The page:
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Again, that 7x better than my test on 1.3 and still in read commited isolation level.

Note that I was lucky here but it can happen that we get a serialization error even in read commited like in this second run of the same:
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The community implementation of pgbench has no retry logic. Once an error is enountered the thead finishes, and that’s unusable for a benchmark. The patch proposed many times was, unfortunately, always rejected: https://commitfest.postgresql.org/18/1645/.

But YugaByteDB has a solution for that, which I’ll show in the next post: https://blog.dbi-services.com/ysql_bench/

Cet article YugaByteDB 2.1: the Open Source multi-region distributed database with PostgreSQL API is in GA with huge performance improvement est apparu en premier sur Blog dbi services.

RAC on Azure- Link to Microsoft Tech Blog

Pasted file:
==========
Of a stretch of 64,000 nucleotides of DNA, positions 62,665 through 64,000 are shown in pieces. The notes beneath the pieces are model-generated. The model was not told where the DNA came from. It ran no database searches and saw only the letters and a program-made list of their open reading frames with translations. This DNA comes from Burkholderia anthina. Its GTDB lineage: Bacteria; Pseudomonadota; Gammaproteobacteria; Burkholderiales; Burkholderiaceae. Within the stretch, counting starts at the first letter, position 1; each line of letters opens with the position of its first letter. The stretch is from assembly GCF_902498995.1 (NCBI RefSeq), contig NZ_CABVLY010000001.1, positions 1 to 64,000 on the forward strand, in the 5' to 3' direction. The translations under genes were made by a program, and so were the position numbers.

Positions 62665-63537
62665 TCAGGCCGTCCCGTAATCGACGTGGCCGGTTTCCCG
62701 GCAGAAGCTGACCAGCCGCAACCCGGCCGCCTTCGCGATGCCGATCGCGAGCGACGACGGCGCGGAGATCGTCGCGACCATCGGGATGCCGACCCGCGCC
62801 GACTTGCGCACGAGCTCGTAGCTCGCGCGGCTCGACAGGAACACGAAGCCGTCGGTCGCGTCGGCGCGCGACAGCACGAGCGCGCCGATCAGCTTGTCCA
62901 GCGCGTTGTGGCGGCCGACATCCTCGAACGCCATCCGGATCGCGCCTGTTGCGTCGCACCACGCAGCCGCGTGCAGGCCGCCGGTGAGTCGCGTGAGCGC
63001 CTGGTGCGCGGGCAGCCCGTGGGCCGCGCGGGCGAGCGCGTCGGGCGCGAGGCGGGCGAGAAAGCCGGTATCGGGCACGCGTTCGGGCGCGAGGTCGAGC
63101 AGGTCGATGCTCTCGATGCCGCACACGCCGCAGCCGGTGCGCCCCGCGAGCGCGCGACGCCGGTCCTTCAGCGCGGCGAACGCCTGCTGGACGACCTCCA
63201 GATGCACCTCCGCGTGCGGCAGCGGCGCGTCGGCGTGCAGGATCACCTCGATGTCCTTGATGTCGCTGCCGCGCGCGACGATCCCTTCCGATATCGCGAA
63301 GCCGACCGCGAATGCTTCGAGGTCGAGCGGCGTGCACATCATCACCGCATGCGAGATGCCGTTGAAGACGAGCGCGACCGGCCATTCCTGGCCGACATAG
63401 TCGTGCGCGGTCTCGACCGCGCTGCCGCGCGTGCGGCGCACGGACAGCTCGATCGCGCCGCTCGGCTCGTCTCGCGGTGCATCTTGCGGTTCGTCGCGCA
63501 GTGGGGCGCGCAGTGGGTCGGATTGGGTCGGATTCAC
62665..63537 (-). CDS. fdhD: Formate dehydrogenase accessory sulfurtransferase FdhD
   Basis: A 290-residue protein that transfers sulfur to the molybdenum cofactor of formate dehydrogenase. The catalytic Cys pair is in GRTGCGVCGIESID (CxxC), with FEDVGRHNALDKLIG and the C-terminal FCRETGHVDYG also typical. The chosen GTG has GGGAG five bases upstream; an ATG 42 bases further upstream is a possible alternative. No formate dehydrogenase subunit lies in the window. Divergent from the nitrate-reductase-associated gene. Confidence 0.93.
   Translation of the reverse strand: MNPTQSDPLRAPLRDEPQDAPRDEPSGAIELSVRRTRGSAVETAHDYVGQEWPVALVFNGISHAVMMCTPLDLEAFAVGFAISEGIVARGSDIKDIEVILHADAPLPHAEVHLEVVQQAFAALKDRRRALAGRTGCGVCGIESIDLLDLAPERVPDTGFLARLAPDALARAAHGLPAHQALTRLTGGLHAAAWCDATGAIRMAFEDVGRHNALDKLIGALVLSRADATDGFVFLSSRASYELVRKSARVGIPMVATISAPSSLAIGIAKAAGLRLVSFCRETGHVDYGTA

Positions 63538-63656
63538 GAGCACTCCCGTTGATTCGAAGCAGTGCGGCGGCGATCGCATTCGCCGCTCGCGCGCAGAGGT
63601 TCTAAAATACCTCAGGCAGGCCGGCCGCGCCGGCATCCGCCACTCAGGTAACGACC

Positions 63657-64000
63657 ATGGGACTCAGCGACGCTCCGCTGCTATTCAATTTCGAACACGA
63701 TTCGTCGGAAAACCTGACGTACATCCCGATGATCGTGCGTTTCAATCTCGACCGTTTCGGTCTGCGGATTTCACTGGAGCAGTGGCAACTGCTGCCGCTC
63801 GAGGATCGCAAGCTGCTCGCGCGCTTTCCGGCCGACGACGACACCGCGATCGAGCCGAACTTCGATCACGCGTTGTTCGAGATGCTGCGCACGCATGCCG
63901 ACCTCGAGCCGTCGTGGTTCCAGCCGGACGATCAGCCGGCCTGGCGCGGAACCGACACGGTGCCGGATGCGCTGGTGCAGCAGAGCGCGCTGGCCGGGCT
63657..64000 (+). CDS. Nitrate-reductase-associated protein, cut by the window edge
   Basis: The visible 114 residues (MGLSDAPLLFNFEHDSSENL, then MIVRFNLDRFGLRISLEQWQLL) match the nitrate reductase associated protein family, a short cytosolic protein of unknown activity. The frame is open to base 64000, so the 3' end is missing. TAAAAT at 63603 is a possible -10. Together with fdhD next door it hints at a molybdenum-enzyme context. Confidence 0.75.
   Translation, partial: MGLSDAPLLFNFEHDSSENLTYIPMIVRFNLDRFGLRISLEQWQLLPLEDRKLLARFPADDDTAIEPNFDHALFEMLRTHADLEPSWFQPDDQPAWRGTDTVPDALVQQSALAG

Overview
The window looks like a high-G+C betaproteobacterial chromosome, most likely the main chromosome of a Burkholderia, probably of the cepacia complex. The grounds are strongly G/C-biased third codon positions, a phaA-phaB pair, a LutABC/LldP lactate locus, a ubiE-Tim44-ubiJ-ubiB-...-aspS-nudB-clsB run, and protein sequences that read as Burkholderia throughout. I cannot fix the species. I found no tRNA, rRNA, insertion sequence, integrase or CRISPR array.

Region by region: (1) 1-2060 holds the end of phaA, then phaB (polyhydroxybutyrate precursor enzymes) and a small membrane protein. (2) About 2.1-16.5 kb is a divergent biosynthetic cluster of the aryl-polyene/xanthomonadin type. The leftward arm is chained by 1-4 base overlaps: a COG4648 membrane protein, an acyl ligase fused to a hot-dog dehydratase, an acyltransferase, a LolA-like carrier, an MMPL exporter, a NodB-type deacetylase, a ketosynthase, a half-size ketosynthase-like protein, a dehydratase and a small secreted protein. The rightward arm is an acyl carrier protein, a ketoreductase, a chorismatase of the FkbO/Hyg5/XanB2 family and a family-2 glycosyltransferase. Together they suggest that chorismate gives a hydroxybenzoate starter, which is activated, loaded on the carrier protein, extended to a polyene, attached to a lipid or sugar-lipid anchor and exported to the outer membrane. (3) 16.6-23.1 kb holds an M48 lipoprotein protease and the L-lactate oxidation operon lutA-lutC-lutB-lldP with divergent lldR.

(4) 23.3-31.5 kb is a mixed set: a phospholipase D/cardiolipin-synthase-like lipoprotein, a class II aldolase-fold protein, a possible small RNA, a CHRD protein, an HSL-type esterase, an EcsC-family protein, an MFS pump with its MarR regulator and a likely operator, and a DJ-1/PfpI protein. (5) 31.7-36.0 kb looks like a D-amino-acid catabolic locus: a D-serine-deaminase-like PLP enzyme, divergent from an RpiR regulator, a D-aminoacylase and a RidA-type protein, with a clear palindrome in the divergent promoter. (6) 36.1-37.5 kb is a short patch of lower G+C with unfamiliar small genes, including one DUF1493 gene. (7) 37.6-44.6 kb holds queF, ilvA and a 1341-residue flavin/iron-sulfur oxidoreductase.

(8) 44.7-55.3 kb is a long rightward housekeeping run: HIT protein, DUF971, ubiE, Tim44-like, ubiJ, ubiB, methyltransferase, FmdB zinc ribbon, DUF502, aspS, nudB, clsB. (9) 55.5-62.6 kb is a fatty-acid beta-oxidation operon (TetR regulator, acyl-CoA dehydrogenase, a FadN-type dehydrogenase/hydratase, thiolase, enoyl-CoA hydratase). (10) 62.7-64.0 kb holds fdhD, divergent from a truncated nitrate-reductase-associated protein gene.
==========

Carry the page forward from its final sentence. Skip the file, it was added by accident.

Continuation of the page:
Some folks stated they were having trouble finding this, so I’m posting a link here for the blog I wrote on the Microsoft Tech Community Blog on my opinion about building out RAC on Azure.

 



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Unreal Load Testing in the Cloud

Load testing as part of a cloud migration project is expected and  should be built into the requirements.  The goal is to set yourself up for success.

Log Latency

Recently I had a Cloud Solution Architect, (CSA) escalate an Oracle performance problem after migrating from on-prem to the cloud.